A News Nation — 16 October 2015

RangerMaj. Lisa Jaster will make history today when she becomes the first Army Reserve female to graduate from the Army’s elite Ranger School at Fort Benning, Georgia.

Jaster, an engineer for Shell Oil Co., is an Army Reserve Individual Mobilization Augmentee with the U.S. Army Corps of Engineers in Huntsville, Alabama. She is also a 37-year-old mother of two, and a 2000 graduate of the U.S. Military Academy at West Point, New York. She will be the third female to earn the distinctive black-and-gold shoulder tab since the Army ran a gender-integrated assessment of the course in April.

Jaster has deployed to both Iraq and Afghanistan, earning the Bronze Star and the Combat Action Badge. In addition to Ranger School, she is a graduate of the Army’s Airborne and Air Assault schools.

She will be among the graduates successfully enduring fatigue, stress and hunger while leading troops through small unit combat operations. The Ranger course is one of the toughest courses in the American military – 36 percent of students fail in the first four days. Jaster is also unique among her classmates in that she tested her physical stamina, determination, and mental toughness at the age of 37, when the average age of those who complete the course is 23.

Jaster cross-trains and practices Brazilian Jiu-Jitsu, which helped condition her for the physical demands of the course. She also trains with her husband Allan, who commands a reconnaissance battalion in the Marine Corps Reserve. Highlights of the Ranger course include 49 push-ups, 59 sit-ups, a five-mile run in 40 minutes, and six chin-ups; a swim test. There is also land navigation test; a 12-mile foot march in three hours; several obstacle courses; four days of military mountaineering; three parachute jumps; multiple rubber boat movements; and 27 days of mock combat patrols.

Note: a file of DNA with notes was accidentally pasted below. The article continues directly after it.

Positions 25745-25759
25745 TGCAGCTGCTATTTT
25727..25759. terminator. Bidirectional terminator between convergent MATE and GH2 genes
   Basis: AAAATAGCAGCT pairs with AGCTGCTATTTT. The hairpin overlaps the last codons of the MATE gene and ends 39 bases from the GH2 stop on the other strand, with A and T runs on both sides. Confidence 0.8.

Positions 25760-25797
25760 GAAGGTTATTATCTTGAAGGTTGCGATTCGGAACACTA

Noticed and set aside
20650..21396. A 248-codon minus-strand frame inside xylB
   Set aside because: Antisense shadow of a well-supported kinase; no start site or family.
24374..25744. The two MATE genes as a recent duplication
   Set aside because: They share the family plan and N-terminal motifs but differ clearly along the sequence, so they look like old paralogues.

“The Army Reserve couldn’t be more proud of this outstanding Soldier, and I know Shell Corporation, her civilian employer we share her with, is equally proud to have her in their organization,” said Lt. Gen. Jeffrey Talley, chief of Army Reserve and commanding general, U.S. Army Reserve Command.

Jaster’s manager, Hans Hofland, congratulated her in a statement released on Monday by company officials: “We are very proud of Lisa and her ability to achieve such an extremely demanding goal,” Hofland said. “Her ability to do well under pressure is exemplified in this achievement and it comes as no surprise to us that she was successful.”




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